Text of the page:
Code and proof accompanying a forthcoming paper of Sharon Curtis and me: Functional Pearl: Maximally Dense Segments.
Quick links: [expository program | linear time program | proofs (late update: 2010.04.17)].
The expository program [download here] intends to be an executable implementation of the code in the paper. For clarity we use Haskell lists for all sequences, and do not implement optimisations such as storing the areas and breadths of segments, thus the program is not linear time yet. A linear time implementation will follow soon.
The code is mostly consistent with the paper, with some minor differences: many functions take an additional argument of type
BreadthSpec = (Breadth, Maybe Breadth). The first component is the lower bound, while the second component is an optional upperbound. The main function is:
mds :: BreadthSpec -> [Elem] -> Maybe [Elem]
which takes a
BreadthSpec and switches between the modes with or without an upper bound.
To try the code, you may either load the module
ghci and invoke the function
mds (lb, Just ub) [x1, x2, x3, ... ]
or load the module
Test and run some QuickCheck properties:
Test.QuickCheck.quickCheck (prop_mds_correct bb (lb, Just ub))
ub are the lower and upper bounds, and
bb is the bound on breadths of generated test elements. The property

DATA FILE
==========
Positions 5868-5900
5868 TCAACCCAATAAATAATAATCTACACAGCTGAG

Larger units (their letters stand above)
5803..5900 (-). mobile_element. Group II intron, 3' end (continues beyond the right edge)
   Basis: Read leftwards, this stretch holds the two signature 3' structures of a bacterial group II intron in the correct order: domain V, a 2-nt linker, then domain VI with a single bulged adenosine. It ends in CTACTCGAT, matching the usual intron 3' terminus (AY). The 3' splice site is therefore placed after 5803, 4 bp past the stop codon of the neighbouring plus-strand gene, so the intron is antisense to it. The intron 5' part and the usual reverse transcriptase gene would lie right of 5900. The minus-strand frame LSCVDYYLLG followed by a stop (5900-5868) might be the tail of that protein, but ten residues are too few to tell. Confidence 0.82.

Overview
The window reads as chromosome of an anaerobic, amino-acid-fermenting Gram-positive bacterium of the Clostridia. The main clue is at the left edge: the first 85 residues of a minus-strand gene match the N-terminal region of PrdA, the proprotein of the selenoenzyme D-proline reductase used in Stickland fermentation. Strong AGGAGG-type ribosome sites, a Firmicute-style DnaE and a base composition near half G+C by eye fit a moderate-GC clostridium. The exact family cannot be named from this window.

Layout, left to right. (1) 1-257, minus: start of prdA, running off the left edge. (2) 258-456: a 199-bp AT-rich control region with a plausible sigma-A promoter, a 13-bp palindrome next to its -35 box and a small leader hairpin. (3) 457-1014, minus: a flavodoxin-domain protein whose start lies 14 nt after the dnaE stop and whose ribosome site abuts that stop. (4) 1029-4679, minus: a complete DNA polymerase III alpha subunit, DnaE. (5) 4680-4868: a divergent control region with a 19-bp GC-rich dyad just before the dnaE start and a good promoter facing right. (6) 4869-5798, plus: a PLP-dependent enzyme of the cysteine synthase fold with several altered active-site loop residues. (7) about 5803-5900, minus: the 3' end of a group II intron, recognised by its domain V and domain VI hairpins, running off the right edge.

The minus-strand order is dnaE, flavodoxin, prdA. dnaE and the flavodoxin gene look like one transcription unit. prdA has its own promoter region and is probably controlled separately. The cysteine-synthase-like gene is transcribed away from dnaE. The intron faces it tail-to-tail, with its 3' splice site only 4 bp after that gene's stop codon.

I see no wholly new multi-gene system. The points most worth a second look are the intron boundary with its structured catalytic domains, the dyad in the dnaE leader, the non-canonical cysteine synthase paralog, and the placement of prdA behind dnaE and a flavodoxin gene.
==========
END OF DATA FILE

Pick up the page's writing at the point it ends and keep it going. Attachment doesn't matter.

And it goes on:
prop_mds_correct asserts that
mds (lb,ub) x =d mds_spec (lb,ub) x for all
The gzipped file consists of the following Haskell modules:
Main: containing the main program
mds, our variant of zygomorphism
Spec: containing a specification of the maximally dense segment problem:
mds_spec :: BreadthSpec -> [Elem] -> Maybe [Elem]
mds_spec bs = maxlistM d . filter (bounds bs) . nonEmptySegs
Many types having
density defined are collected into a type class
Block, and functions like
maxChop are define on the type class.
DRSP: specification of right-skew segments and DRSP, with functions including
PTrees, and functions like
prependD allowing one to construct DRSPs in a fold.
Utilities: some utility functions processing lists.
Test: a module defining some QuickCheck properties to test the code.
Linear Time Implementation
A linear time implementation can be downloaded here. The program uses Data.Sequence to represent the compulsory part and the first level of the
DForest and the
PForest of the window, as well as annotating them with areas and breadths. The subtrees of a
DTree and a
PTree, however, can be represented simply by snoc-lists and cons-lists respectively.
Organisation of the code is the same as the first program.
Proofs accompanying the paper [PDF]. Theorems and lemmas are labelled with both their own numbers as well as the numbers in the paper, if any. For example, Lemma A.1 (3.1) is Lemma 3.1 in the paper.